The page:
As well as increasing small-scale heterogeneity and promoting greater coexistence of species, parasitic plants can alter successional dynamics (Shaw, Watson & Mathiason 2004; Ameloot et al. 2008) and control the spread of exotic species (Yu et al. 2009), suggesting that they could be used more widely to improve restoration of their respective communities. In addition to their influences on plants (hosts and non-hosts), could their network of interactions with pollinators, dispersers, herbivores and other associates be used to fast-track habitat rehabilitation? Given their ability to accumulate cations (Stewart & Press 1990), inherently high transpiration rates and rapid leaf turnover, do parasitic plants have a role in bioremediation, removing metals, salts and other contaminants from the soil and potentially playing a role in combating salinization and abating the effects of acid sulphate soils?

To evaluate these and other questions, manipulative experiments will be an especially useful approach. For some species, including those root-parasitic species with wide-host ranges and high seed-set (e.g. Rhinanthus spp.), addition experiments enable the effect of parasitic plant presence and density to be measured directly (both above- and below-ground). For other groups, especially woody species and those parasitic plants with narrow host ranges, removal experiments are more tractable, with targeted stand and patch-removals allowing direct and indirect effects of parasitic plants to be discerned. Finally, for those systems where neither addition nor removal is practical or possible, exclosures will allow the effect of animals to be quantified, distinguishing those effects mediated by the parasitic plants themselves from those effects due to pollinators, seed dispersers, herbivores and other visitors. This work is essential to discern the mechanisms underlying the documented influence of parasitic plants at the community-level, and distinguish the relative importance of direct and indirect competitive and facilitative effects of parasitic plants on their hosts vs. their effects on adjacent plants through altering nutrient availability and modifying competitive dynamics. Once a clearer view of the role of parasitic plants on their communities emerges, detailed comparisons with other kinds of parasites are needed. The idea of parasites having negligible, or even positive, effects on their hosts and thus boosting community productivity and species richness is not new, and students of both animal parasites and parasitic plants may benefit from considered cross-kingdom contrasts.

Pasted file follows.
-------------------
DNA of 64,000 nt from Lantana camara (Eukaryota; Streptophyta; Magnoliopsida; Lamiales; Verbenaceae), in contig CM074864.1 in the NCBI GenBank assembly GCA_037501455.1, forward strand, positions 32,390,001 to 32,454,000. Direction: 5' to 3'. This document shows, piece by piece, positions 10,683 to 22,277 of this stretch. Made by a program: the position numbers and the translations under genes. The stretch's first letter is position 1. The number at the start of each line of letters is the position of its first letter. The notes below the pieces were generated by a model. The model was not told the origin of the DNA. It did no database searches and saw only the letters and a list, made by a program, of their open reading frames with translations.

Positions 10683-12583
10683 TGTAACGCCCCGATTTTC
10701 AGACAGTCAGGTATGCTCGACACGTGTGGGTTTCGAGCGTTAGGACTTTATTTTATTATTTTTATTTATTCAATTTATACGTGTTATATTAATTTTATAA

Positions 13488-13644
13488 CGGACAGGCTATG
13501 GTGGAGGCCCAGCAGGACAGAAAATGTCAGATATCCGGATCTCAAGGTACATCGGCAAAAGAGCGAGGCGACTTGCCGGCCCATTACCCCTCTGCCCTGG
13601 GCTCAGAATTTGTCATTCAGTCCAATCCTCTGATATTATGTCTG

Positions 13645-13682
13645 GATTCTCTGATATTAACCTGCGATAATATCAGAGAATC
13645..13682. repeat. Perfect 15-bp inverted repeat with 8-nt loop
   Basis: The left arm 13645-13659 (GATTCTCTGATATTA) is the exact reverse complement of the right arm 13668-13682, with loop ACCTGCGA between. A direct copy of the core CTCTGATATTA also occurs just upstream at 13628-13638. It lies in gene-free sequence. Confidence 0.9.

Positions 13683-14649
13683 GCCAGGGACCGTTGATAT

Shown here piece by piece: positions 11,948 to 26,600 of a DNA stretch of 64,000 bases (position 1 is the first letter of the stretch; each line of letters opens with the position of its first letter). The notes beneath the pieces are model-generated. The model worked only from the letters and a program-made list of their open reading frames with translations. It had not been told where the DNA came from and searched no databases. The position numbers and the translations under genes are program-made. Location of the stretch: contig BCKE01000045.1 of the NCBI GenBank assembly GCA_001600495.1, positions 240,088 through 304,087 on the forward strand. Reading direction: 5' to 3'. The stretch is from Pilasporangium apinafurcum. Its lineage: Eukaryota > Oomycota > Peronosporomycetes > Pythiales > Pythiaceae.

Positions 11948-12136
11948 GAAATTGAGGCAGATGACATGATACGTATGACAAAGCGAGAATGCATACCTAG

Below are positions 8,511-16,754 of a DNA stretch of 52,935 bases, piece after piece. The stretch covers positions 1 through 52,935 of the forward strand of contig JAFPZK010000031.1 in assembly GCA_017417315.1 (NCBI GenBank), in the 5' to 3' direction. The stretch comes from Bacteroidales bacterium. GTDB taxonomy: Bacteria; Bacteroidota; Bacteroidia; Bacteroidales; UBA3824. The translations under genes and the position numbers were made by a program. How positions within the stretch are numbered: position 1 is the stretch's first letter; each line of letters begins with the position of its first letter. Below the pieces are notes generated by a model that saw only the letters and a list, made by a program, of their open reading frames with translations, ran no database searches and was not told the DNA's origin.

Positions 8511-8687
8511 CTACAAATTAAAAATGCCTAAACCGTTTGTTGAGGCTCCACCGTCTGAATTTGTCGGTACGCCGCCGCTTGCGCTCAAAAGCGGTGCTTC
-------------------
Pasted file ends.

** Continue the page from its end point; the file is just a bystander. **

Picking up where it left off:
This article is based on an invited presentation for the Facilitation in Plant Communities Symposium, held by the British Ecological Society in Aberdeen, Scotland 20–22 April 2009. I am grateful to conference organizer Rob Brooker for his support and to the British Ecological Society for covering conference-related travel expenses. This work builds on the detailed and rigorous foundation by Wendy March and Helen Quested, both of whom conducted pioneering doctoral research informing the two case studies. Mike Kaspari first suggested the role of visiting animals on nutrient origins, Maggie Watson and Michael Watson provided constructive input on an earlier version and two anonymous referees provided many useful suggestions. This research was supported by grants from the Australian Research Council DP0342549, DP0449417.